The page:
production vm storage?

hutchingsp

Limp Gawd
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We have a couple of baby HDS arrays - cheap enough, pretty dumb, HDS reputation for being deathly reliable.

We're an average SME but I take a simple view which is if the storage is having a bad day everything else is going to have a bad day so I don't take chances - frustrating sometimes as there's a shitload of really cool products out there that I'd love to try out :)
 

Thuleman

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We're an average SME but I take a simple view which is if the storage is having a bad day everything else is going to have a bad day so I don't take chances - frustrating sometimes as there's a shitload of really cool products out there that I'd love to try out :)

So much this. We are a larger shop, and I could probably cut the annual storage budget in half if we were to abandon the VMAX, Isilon, VPLEX setup, but the chance that departing EMC will be a resume-generating event for me is just not worth taking. So we continue to spend millions on storage and I am keeping my job.

Having an "Oops, I selected a storage solution that resulted in a huge downtime event" may be OK when one is in their 20's, but when one is in their 40's it is a lot harder to professionally recover from such an event.

Getting the C-suite enthused about saving money is simple, but when something goes south they aren't the ones who's livelihood will be on the chopping block.
 

feffrey

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Anyone using vsan for small deployments? We have a number of remote sites that need 2-4 hosts and shared storage. Going to be testing vsan in our lab soon.
 

hutchingsp

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Not used it but keep in mind it only works with 3 hosts upwards (and 3 won't give you much resilience).
 

hutchingsp

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So much this. We are a larger shop, and I could probably cut the annual storage budget in half if we were to abandon the VMAX, Isilon, VPLEX setup, but the chance that departing EMC will be a resume-generating event for me is just not worth taking. So we continue to spend millions on storage and I am keeping my job.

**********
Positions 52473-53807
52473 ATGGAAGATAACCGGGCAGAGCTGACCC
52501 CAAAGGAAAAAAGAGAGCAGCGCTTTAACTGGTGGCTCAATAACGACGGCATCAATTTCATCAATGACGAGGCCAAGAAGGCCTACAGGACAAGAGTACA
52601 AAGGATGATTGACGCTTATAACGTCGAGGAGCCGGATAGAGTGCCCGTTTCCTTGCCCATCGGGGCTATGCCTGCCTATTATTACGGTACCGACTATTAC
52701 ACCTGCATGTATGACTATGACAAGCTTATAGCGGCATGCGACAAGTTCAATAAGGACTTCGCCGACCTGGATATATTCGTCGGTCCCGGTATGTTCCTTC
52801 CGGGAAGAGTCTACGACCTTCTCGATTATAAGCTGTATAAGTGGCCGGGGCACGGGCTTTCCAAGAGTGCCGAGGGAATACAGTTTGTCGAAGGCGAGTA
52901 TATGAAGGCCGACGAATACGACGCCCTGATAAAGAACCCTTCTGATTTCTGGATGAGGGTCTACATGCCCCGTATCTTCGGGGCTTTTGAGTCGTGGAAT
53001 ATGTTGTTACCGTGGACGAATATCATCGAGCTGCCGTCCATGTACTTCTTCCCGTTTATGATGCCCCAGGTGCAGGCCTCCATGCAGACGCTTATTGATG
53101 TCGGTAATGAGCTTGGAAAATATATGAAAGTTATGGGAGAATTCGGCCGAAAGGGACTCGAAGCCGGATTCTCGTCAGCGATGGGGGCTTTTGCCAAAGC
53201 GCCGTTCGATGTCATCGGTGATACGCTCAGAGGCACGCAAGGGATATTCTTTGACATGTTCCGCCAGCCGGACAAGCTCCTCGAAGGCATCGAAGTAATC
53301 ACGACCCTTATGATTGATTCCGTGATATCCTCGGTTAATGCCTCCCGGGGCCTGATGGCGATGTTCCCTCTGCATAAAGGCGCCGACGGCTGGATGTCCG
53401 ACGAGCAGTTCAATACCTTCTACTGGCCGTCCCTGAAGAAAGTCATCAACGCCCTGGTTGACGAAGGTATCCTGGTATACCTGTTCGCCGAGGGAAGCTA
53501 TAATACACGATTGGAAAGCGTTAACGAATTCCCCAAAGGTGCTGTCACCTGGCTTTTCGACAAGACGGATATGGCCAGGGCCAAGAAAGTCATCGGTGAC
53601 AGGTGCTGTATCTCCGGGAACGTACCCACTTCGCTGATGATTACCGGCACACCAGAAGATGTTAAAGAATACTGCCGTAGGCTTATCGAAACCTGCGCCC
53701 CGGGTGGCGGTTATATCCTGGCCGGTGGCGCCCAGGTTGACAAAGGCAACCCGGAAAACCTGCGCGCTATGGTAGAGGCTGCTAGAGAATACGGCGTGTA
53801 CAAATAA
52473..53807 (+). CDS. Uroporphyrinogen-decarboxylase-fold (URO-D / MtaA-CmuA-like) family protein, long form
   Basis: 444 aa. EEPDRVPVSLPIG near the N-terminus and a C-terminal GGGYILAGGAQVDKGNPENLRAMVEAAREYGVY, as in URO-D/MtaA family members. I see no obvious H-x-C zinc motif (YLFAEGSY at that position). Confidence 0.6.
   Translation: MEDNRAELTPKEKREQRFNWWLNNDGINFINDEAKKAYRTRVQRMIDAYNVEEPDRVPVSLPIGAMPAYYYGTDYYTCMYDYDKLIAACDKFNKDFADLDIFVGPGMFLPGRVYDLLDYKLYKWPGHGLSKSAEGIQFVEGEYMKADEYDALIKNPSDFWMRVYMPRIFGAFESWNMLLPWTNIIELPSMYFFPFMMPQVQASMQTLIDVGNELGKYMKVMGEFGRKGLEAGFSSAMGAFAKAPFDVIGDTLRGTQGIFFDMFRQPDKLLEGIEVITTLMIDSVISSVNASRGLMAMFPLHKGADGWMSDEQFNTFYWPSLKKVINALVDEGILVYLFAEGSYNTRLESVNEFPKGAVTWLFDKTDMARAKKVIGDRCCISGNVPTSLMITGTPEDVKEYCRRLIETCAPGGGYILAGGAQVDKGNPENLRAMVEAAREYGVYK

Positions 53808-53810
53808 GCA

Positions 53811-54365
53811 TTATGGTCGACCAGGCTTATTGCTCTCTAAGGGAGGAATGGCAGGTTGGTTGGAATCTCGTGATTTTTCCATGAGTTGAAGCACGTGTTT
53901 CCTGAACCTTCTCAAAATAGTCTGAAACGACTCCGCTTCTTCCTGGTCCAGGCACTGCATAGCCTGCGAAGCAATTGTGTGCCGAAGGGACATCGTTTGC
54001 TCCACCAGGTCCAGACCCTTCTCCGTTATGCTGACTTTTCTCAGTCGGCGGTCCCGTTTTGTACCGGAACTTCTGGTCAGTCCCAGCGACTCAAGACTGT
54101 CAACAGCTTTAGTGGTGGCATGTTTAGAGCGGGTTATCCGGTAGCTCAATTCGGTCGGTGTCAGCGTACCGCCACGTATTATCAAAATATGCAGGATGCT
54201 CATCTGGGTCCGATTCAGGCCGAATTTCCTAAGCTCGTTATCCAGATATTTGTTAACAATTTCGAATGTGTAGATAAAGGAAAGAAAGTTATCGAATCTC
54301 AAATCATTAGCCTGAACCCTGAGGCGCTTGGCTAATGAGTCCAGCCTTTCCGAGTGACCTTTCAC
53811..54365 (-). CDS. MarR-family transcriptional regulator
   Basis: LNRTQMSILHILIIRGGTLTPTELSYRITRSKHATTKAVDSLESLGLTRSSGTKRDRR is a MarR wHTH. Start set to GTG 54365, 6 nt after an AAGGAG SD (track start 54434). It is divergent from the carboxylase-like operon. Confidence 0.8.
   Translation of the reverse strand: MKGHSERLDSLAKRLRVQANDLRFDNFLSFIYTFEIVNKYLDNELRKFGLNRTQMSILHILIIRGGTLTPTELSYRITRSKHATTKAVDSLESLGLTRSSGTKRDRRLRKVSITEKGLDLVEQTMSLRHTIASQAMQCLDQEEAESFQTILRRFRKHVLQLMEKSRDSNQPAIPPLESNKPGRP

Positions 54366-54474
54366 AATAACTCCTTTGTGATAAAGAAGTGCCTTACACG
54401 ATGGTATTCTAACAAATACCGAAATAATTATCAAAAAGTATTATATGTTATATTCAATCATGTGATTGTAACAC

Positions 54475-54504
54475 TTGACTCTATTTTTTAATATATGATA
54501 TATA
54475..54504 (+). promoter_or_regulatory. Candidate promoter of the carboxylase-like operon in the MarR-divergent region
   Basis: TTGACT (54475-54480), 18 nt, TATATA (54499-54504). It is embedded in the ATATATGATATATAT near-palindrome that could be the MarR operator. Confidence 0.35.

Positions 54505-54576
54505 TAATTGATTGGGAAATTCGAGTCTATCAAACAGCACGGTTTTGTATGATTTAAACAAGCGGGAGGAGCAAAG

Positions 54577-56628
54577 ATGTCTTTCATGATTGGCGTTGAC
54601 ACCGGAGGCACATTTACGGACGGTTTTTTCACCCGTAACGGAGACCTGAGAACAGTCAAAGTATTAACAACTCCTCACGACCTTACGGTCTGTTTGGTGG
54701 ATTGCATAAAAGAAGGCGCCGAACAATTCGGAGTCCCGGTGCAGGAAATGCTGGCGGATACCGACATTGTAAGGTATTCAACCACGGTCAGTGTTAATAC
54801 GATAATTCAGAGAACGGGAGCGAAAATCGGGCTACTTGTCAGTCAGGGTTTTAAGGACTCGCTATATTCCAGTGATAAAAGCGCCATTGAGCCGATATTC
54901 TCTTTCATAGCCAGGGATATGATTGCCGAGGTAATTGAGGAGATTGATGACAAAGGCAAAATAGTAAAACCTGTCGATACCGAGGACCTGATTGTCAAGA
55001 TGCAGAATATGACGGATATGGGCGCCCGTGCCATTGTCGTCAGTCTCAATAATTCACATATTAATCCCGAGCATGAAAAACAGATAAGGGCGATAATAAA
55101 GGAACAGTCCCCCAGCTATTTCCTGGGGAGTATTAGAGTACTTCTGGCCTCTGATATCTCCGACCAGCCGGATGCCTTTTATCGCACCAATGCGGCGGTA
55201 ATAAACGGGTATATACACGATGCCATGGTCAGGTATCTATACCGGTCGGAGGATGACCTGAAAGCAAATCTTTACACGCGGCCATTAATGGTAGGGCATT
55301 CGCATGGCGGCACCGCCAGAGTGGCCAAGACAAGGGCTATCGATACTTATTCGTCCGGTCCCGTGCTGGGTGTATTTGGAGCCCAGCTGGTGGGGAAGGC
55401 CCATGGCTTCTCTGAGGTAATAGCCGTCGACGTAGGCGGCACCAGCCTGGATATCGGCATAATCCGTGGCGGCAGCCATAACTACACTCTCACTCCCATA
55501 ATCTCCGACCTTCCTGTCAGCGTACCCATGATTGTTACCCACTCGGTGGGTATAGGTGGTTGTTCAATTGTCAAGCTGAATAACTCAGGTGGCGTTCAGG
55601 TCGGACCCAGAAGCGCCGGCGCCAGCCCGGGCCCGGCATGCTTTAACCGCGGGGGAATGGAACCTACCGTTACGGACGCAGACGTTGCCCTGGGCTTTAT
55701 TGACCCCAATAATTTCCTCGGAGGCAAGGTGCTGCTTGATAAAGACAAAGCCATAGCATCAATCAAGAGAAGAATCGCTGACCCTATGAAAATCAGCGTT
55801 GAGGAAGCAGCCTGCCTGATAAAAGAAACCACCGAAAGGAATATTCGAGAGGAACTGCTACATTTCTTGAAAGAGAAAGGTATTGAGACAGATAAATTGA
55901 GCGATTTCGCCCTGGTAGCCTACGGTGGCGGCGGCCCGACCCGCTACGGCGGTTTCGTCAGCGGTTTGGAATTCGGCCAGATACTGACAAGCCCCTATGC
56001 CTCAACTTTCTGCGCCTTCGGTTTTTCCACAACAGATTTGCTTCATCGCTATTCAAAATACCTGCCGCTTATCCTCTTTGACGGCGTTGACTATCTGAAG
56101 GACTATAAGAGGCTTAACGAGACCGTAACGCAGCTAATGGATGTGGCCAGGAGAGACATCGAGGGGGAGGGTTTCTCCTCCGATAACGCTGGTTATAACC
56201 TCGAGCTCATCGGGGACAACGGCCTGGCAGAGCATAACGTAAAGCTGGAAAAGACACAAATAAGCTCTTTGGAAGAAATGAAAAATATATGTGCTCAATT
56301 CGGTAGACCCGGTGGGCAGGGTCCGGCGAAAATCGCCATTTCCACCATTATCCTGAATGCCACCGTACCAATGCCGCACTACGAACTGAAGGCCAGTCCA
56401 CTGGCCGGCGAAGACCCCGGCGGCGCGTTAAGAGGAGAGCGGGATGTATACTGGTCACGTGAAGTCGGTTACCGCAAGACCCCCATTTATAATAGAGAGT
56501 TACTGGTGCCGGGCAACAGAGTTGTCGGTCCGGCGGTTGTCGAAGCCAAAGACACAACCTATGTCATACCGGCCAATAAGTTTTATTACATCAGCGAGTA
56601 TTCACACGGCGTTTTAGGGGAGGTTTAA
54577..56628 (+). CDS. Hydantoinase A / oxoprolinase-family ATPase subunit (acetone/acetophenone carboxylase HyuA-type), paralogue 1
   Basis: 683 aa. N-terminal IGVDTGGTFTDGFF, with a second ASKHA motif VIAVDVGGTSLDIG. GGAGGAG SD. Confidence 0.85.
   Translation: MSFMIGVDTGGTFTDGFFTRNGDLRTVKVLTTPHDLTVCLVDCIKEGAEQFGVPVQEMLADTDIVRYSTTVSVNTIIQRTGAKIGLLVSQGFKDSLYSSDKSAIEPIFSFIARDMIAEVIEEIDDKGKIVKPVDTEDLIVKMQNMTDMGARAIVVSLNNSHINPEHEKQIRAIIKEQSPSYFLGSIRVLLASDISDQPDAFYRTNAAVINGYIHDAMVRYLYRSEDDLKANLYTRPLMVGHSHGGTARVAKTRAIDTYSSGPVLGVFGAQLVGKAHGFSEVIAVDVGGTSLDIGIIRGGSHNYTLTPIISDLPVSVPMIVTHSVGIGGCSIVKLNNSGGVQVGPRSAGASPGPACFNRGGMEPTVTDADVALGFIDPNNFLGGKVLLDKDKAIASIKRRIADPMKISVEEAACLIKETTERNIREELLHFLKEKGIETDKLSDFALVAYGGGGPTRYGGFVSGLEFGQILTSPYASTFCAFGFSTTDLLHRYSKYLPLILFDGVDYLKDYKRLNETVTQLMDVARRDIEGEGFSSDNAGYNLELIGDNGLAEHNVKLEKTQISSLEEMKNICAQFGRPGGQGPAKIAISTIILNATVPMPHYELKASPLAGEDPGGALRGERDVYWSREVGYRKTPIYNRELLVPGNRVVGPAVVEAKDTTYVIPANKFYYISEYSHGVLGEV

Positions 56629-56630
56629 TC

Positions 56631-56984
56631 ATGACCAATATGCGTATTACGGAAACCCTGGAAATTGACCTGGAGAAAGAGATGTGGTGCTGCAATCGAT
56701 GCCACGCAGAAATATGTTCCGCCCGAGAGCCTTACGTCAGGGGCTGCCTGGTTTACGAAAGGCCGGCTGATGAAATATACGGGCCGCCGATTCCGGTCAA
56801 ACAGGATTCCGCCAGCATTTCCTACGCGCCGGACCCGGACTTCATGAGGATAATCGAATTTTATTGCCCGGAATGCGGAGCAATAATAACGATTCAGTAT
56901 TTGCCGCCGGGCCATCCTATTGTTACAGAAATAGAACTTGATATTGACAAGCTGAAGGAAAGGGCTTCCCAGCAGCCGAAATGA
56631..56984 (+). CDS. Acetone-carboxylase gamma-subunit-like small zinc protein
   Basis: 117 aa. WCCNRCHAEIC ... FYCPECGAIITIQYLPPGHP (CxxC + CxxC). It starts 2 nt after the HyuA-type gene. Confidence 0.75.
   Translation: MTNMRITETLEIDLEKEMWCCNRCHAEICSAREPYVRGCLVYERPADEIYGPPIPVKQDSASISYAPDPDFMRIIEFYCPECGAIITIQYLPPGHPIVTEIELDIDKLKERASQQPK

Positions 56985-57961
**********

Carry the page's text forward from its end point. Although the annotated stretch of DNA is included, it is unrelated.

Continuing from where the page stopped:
I don't know if I wish I was on that scale or if I'm glad I'm not :)

I suspect there's a fair bit of CYA in there - terminal failures with any vendor seem fairly rare but when it happens if I was in the spotlight I'm sure HDS or EMC buys a few points vs. explaining why I chose $startup_of_the_week.
 

danswartz

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<Having an "Oops, I selected a storage solution that resulted in a huge downtime event" may be OK when one is in their 20's, but when one is in their 40's it is a lot harder to professionally recover from such an event.>

I hear ya. It's like a variation of the old 'no one ever got fired for recommending ibm/dec/vmware/xxx'
 

lopoetve

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I don't know if I wish I was on that scale or if I'm glad I'm not :)

I suspect there's a fair bit of CYA in there - terminal failures with any vendor seem fairly rare but when it happens if I was in the spotlight I'm sure HDS or EMC buys a few points vs. explaining why I chose $startup_of_the_week.

<Having an "Oops, I selected a storage solution that resulted in a huge downtime event" may be OK when one is in their 20's, but when one is in their 40's it is a lot harder to professionally recover from such an event.>

I hear ya. It's like a variation of the old 'no one ever got fired for recommending ibm/dec/vmware/xxx'


While absolutely true, there is a second part to that axiom - "No one ever got fired for going IBM, till they ~do~". Companies often have a turning point where quality finally slips enough that things go horrifically wrong in such a spectacular fashion that everyone ~does~ get fired. Watch for that turning point. (See: IBM + Queensland affair, IBM + City of Austin, etc).
 

danswartz

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True enough, but as a general "Robotic Law #1 of HW procurement", it tends to be a safe default...
 

niomosy

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Crazy. I run netapp and FCP on it has been the most stable during any of my NDU's or failovers. Usually the blip in NFS will cause a VM or two to bomb out, while my Fiber attached systems truck right along.

I wish we could say that. Regardless of OS (Linux / RHEV, VMWare, Windows, AIX, Solaris). They all have the potential for (and have experienced) problems during many a filer failover. The worst part is that it's inconsistent and NetApp's not been able to really hone down a solution to the problem. We've patched, upgraded, updated firmware and drivers, tuned the OS for higher SCSI timeout values per their recommendation. Nothing.

You're doing it wrong :p

Although NetApp's FCP implementation, to put it simply, blows goats.

Yeah, not entirely impressed with how they handle FCP at all. Don't get my started on tools like Snapdrive on Linux and AIX. Ugh. Run command. Wait 5 minutes for response. Sigh.
 

Thuleman

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I don't know if I wish I was on that scale or if I'm glad I'm not :)

It's definitely very cool when you first walk in, after a while it's just normal. I could say that I am in charge of millions of dollars of combined CAPEX and OPEX, but in reality the overwhelming majority of that isn't discretionary funding, it's all money that goes to specific vendors in predetermined ways without that I have the option to swing that around toward different technology. So I am not really in charge of it even if it is my budget. At my old job we had a lot of agility but no money. At this job we have a enough money but no agility. Based on my experience it's definitely better to be properly funded even if that means that you don't get to deviate from an established corporate standard.